You Don’t Suck At Flying A Quad – Part II
Topics: quadcopter

I could have gone from 1,000 crashes to 100 crashes with a few simple pointers.

There are two big reasons why you are crashing.  This is for the pilots who moving from beginner and intermediate.


Reason 1 – Your Brain

Imagine flying a microquad in a gymnasium.  You can practice a banked turn and go wildly off target without crashing.  Then you bring it back toward you and try again.

Now imagine flying in your living room.  You try a banked turn, using half the room to gain speed.  You aren’t turning sharp enough.  How do you avoid the wall?  More thrust?  Less elevator?  BAM!  You hit the freaking wall.

For any learned skill, people follow the same path toward mastery.  At first, 100% of your conscious effort goes towards turning the quad.  As you practice, it becomes less and less of a conscious effort.  The best quad fliers in the world can do banked turns without thinking.

You spend 100% of your mental effort on the banked turn and realize you are approaching the wall.  It takes another 50% of mental effort to avoid the wall.  Unless you are on some amazing drugs, you can’t expend 150% of your mental power, so you crash.  Worse, you don’t learn much about banked turns.

Here’s what I suggest.  Find somewhere big to practice, so you don’t have to think about obstacle avoidance.  Microquads do well outdoors, provided there is no wind.  In the midwest, dawn and dusk are often windless.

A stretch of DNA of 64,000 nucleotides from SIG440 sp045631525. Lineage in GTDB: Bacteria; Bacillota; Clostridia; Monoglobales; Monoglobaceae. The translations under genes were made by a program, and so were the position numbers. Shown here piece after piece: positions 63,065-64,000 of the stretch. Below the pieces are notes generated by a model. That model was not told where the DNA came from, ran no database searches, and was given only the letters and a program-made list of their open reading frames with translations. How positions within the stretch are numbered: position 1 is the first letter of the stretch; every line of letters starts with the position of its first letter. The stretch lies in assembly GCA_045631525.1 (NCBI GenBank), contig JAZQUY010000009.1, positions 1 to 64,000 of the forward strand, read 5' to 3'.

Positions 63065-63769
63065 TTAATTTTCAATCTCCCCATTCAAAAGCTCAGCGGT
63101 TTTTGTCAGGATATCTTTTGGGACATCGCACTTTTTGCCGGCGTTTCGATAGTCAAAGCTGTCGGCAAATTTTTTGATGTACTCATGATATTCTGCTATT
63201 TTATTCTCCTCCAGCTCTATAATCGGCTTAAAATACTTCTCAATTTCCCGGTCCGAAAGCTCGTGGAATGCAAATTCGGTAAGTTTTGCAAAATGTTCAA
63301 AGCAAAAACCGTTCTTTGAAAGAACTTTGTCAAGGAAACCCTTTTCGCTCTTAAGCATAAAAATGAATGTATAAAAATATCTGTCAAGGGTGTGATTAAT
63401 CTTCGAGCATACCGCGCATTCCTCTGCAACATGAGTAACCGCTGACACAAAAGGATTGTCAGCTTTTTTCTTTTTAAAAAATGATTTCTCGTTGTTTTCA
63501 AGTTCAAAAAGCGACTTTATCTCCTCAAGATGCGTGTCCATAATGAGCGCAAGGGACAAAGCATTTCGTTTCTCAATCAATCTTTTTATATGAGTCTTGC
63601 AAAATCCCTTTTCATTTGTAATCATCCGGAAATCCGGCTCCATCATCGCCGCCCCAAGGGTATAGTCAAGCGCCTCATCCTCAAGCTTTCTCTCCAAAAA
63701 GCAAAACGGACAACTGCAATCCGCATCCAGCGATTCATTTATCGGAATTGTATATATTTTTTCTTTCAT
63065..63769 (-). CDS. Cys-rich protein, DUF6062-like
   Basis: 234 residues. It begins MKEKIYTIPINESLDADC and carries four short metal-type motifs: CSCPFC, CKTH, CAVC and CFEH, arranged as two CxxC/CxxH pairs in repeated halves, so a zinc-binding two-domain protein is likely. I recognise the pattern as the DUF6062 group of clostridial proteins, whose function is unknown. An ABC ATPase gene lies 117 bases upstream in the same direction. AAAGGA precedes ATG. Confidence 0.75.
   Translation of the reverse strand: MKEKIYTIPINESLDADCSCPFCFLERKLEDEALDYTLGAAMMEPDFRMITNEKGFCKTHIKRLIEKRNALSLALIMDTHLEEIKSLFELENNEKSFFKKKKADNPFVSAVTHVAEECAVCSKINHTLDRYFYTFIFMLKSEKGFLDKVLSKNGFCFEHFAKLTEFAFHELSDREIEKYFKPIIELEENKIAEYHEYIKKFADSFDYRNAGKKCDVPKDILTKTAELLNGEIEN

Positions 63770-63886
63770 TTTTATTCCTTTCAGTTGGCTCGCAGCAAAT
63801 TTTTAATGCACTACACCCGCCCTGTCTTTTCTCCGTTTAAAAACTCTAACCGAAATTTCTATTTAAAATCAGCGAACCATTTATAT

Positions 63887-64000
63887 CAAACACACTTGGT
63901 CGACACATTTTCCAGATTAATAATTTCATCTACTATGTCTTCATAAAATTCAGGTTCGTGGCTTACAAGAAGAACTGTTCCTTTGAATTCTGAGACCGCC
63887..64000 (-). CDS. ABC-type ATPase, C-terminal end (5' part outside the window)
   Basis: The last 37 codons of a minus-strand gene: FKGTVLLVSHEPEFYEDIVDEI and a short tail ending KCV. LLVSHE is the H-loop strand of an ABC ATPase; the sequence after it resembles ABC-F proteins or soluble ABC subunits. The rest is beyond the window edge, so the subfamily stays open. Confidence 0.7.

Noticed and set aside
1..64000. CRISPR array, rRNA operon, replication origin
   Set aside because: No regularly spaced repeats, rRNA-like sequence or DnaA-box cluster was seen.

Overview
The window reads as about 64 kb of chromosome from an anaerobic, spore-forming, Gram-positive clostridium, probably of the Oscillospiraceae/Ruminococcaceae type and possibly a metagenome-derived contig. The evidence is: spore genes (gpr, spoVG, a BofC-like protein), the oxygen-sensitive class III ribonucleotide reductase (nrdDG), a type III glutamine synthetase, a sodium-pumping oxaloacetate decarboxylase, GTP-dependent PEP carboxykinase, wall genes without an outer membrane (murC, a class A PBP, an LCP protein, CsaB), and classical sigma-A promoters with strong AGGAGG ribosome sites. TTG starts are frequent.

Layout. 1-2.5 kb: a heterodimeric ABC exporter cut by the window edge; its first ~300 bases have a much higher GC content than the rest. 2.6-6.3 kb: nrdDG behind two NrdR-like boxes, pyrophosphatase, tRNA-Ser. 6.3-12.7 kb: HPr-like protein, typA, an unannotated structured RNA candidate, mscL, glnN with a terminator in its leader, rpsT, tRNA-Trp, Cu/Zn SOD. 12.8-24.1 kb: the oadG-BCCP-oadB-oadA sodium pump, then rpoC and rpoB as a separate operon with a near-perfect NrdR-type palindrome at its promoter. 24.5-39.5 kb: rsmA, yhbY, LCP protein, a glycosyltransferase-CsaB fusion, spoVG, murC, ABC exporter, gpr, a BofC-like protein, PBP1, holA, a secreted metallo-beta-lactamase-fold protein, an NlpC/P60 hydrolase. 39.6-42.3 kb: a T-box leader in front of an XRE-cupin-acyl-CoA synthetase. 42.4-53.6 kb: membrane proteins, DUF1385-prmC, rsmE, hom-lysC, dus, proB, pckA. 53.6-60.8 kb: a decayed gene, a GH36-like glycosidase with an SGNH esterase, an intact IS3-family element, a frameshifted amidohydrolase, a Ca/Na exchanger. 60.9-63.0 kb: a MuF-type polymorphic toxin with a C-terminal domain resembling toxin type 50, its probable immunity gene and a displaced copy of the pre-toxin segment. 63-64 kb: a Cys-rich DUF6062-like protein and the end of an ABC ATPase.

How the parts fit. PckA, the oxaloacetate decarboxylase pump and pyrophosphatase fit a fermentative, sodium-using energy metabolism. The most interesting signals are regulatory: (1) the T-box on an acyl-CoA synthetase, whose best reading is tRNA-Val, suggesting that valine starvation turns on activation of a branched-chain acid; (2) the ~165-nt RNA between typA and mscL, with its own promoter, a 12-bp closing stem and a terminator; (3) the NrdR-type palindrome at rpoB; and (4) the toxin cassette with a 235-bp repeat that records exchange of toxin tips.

Reason 2 – Speed

This is something I wish I would have known.  I spent two months with a Blade Nano QX.  I was getting progressively better then hit a figurative wall.  I started crashing more and more.

I had a need for speed.  I became overconfident and had the Blade running full speed the entire flight.  Great pilots can do this, but I wasn’t there.

Flying at 3/4 or even 1/2 speed gives you much more maneuverability.  If you are turning at half speed and you are little wide, no problem.  Add extra rudder and throttle, maybe more pitch, and you can tighten it to what you intended.

If you are turning at full speed and you are a little wide, well…tough luck.  Your options are to slow down, lose momentum, or to crash into a wall.

Here’s my second suggestion.  If you are practicing turns and figure 8’s, slow down.


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